As the director of dance at Fred Astaire Dance Studio in Belmont, Massachusetts, Istvan Cserven organizes the biannual student showcases, prepares dancers for competition and trains new instructors. On top of all that, he teaches the upper-level technique classes. A former ballroom champion in Hungary, he is well-acquainted with both rhythm and smooth ballroom-dance styles.
“Even though ballroom dancing is partner dancing, I let them dance by themselves to build more balance and coordination,” he says. “Then they are able to dance better together.” His students spend 60 to 80 percent of class time practicing the ballroom patterns and techniques on their own. Then, as they get more comfortable with the footwork and turning, he pairs students up to learn leading and following. “I consistently have them switch partners,” he says. “It builds up their ability to dance with different people.”
Photo courtesy of Fred Astaire Dance Studio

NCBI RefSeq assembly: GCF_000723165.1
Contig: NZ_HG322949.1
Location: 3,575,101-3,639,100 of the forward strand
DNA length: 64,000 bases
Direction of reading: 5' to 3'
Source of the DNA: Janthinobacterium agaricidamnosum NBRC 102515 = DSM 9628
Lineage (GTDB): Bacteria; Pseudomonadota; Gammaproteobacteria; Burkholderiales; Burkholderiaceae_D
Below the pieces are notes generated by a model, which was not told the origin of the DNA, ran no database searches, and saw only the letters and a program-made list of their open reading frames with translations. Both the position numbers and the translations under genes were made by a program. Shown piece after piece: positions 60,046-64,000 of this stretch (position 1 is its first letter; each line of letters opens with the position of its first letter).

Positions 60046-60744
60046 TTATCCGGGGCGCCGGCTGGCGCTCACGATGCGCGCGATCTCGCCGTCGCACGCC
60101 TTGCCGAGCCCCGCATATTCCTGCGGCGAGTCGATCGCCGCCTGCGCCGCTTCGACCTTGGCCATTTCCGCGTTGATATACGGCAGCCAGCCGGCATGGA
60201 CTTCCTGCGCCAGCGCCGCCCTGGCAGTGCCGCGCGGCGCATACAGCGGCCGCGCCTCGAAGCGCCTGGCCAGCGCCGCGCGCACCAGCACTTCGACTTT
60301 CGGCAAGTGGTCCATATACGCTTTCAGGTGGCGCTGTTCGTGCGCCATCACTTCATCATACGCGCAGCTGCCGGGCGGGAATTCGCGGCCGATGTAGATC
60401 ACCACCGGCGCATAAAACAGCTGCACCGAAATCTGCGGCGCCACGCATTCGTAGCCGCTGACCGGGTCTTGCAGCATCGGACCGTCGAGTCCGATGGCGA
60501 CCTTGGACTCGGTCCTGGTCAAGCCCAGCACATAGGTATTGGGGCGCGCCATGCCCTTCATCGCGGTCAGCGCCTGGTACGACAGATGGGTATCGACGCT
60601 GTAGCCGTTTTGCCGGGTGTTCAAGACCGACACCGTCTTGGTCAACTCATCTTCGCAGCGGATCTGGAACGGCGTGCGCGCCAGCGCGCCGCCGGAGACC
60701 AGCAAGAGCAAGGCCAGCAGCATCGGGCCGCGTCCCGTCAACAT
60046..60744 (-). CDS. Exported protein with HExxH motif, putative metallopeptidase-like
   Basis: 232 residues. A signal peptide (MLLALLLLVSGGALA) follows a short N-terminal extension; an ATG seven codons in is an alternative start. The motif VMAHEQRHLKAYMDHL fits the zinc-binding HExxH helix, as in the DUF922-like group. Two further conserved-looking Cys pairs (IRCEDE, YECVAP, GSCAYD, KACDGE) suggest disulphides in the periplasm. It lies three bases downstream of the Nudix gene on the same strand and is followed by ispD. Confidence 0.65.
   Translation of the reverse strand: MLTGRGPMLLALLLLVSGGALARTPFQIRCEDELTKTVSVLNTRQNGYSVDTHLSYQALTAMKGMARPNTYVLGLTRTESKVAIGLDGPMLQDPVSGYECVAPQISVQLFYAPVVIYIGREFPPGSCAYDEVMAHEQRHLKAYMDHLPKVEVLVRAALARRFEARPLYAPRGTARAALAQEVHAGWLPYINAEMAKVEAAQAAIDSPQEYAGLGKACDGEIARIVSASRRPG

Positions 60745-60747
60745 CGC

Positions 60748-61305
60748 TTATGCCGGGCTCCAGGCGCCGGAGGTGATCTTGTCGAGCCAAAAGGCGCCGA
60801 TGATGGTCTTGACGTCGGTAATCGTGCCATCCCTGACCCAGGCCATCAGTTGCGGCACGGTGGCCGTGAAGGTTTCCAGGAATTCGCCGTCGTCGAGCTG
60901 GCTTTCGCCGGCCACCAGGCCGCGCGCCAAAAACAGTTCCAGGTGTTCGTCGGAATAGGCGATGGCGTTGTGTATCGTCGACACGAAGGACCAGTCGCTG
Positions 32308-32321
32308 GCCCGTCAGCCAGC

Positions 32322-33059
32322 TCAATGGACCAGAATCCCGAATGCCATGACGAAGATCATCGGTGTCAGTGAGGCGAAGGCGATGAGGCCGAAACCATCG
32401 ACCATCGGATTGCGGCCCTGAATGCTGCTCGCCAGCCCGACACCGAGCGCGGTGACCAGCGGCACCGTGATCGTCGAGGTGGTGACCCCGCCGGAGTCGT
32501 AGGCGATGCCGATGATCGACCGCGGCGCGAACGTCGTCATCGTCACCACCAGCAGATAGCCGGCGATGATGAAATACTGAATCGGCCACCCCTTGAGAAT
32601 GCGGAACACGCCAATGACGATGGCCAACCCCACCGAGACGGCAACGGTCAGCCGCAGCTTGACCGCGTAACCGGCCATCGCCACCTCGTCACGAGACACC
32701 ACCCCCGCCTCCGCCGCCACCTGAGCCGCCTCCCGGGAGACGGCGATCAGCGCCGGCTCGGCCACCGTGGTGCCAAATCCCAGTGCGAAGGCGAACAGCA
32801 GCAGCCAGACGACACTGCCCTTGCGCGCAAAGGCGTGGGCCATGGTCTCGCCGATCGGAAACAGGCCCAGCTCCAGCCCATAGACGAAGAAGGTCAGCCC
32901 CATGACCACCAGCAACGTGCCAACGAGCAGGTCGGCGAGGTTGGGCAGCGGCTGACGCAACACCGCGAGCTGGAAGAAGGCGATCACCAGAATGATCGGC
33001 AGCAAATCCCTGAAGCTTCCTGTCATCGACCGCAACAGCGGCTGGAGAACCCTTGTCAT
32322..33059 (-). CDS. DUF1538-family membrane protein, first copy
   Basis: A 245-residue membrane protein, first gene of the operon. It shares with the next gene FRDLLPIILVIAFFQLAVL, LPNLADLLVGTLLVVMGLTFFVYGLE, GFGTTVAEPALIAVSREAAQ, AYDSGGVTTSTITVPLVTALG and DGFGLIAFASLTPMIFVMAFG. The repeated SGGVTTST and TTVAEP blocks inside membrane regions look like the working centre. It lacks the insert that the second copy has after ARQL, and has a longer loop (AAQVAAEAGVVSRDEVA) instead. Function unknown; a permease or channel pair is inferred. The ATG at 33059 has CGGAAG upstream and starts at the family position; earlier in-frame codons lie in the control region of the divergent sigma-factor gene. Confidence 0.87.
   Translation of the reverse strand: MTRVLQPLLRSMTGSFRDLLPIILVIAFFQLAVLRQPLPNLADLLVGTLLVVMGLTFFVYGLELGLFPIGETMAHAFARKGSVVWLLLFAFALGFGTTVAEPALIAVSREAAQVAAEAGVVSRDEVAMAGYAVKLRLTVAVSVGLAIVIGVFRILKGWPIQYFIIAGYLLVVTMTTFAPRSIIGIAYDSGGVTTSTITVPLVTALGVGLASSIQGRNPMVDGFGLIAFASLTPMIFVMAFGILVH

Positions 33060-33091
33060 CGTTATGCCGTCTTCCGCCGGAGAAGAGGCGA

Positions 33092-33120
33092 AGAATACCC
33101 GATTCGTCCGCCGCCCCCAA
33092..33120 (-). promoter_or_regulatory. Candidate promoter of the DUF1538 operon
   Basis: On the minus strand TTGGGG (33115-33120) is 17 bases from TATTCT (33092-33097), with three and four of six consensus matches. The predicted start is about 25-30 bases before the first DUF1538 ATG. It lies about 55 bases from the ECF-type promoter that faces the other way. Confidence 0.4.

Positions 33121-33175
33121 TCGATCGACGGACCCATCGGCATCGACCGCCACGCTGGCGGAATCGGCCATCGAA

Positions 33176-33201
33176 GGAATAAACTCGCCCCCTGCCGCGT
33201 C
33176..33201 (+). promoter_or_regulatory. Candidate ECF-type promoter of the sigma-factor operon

Building blocks are a key part of Cserven’s method, one he’s developed over his 30 years of teaching ballroom dance in Hungary and the U.S. “I never teach a combination from the beginning to the end,” he says. “I usually start off with something very simple. It could be just shifting the weight from one foot to the other or doing rocking movement forward and backward.” Smooth dances, like the waltz, fox-trot and tango, are his favorites to teach. To practice the “rise and fall” that is fundamental to these dances, he has the class do a series of pliés and relevés next to the wall. “I like to teach specific patterns or steps,” he says. “I work on the pattern itself and then go into the technique that makes that pattern really look good.”